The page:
Friday, August 31, 2018

Transparency's Edge

I'm thinking about next Monday.  Labor Day.  While it is a holiday for most, I'll be on a conference call at 7 AM-- one steeped in mystery. 

While transparency is critical to trust in public science, are there times when it is not warranted?  I never even thought about this until today after going under the bus by the folks at Biofortified for taking on a confidential,vacation-time paid assignment with a law firm. They felt that they should know everything I do on my off time in a private arbitration. 

We (scientists and companies) sometimes work under Non-Disclosure Agreements (NDAs). Me, not so much. But this is very common in all research institutions. 



My lab has expertise in narrow-bandwidth lighting solutions for plant growth environments. Should have to disclose all of our findings in development in the name of transparency?  


When a company wants to discuss research or potential funding, it is customary for both parties to sign an NDA.  It means that nothing that is discussed in that meeting can be discussed outside of that meeting.  It allows assurances for free flow of ideas and honest discussion of research avenues. 

This Labor Day morning I have a phone conversation with a company that works in LED lighting for greenhouses and controlled environments.  It is a highly competitive space with big profits riding on new ideas and discoveries that are few and far between. 

They'd like me to keep their interests confidential. 

My lab has a lot of edgy ideas.  While I want to find someone to invest in further research, I don't want them to steal my ideas and them on their own, or partner with institutions that have better facilities.  

I'd like them to keep my interests confidential.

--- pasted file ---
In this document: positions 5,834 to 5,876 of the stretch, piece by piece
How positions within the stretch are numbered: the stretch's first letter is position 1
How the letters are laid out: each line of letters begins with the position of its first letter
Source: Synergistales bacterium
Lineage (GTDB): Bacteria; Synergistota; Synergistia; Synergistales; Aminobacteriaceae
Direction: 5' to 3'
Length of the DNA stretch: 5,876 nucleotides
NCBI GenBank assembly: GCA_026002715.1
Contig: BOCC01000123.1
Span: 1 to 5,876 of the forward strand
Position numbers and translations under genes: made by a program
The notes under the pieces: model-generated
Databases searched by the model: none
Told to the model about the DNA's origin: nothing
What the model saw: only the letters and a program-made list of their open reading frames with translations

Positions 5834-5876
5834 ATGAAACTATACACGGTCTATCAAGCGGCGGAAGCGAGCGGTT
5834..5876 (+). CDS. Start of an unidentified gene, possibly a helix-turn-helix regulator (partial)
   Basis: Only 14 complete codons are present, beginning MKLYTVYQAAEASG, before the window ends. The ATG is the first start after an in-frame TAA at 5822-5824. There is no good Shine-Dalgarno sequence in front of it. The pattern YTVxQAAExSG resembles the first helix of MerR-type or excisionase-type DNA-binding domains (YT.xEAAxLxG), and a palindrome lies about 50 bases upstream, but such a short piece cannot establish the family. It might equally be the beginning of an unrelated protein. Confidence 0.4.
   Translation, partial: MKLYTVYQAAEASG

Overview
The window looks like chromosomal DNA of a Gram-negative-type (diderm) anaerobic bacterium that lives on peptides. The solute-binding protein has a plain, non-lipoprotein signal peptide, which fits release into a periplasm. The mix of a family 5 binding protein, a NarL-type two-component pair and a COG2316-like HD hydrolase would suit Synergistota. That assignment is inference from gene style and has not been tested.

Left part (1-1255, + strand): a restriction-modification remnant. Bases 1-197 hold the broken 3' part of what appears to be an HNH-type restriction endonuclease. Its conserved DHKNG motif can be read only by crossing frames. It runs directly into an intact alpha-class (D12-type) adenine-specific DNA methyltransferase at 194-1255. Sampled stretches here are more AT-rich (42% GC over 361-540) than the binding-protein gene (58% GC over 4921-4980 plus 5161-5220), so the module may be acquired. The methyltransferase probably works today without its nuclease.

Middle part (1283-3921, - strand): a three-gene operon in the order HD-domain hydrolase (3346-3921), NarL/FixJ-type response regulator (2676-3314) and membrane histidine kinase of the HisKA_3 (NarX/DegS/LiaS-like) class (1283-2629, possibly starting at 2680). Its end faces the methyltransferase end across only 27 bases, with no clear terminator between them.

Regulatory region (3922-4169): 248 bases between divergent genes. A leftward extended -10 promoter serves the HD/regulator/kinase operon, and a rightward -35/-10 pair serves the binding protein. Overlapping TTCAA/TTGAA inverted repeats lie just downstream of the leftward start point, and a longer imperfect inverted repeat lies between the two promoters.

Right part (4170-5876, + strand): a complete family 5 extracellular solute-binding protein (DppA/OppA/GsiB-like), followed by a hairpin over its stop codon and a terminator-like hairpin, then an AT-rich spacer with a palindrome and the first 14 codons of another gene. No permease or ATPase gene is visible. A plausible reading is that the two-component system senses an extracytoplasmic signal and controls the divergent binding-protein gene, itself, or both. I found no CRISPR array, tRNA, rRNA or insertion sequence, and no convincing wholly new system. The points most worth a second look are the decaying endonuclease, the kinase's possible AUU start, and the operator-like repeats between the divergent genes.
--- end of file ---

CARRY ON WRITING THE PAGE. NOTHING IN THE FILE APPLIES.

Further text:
So we establish an NDA. 

But is this Transparency?

The recent actions by Karl Haro Von Mogel and Anastasia Bodnar claim that nothing can be secret, that academic scientists must divulge all information about their work and who they are working with. 

Unfortunately, many companies in this competitive space do not want to share their research affiliations and want to keep the nature of the work they are doing private. 

We still can publish the work and acknowledge them after the fact.  But in establishing the relationship the NDA is an important tool.  But does that fly in the face of transparency? 


Trade Secrets

Sometimes we have to enter into contacts that indicate that we'll keep information confidential.  It is to protect the interests of all parties involved.  The docs can be obtained by Freedom of Information Act requests and will show the names of the parties, but not the content of proposals and other proprietary details (they'll be redacted).  

Can you imagine how the folks at Biofortified will run that up the transparency flagpole as a major breach of ethics, and undisclosed associations? 

This Hurts Everyone

The demands of transparency hawks will only destroy university scientists' ability to explore collaborative agreements and research relationships. Small companies especially are fighting for a small piece of the market, and turning over their secrets because a couple of internet sleuths want to know everything Folta does and who he associates with, means nobody will work with me, no matter how innovative we are.  When Karl and Anastasia are going to hunt down and spread confidential documents on the internet, what company would work with us?  They won't work with us unless we can start off with an agreement for confidentiality.

Conclusion


Transparency is important, but there are instances when information must be withheld from public scrutiny, and protected by NDA.  However, this need then provides a fertile ground for critics to levy the complaint that a researcher has 'secret ties' and 'undisclosed relationships'.  

Can we be transparent and still respect confidentiality?  Not in the eyes of the transparency warriors. 

It is time for critics to analyze our work and actions, and stop niggling in our thin bits of confidential business.  We just want to do research.  Especially those of you that don't have labs, have payrolls, and don't write grants-- please let us do our work.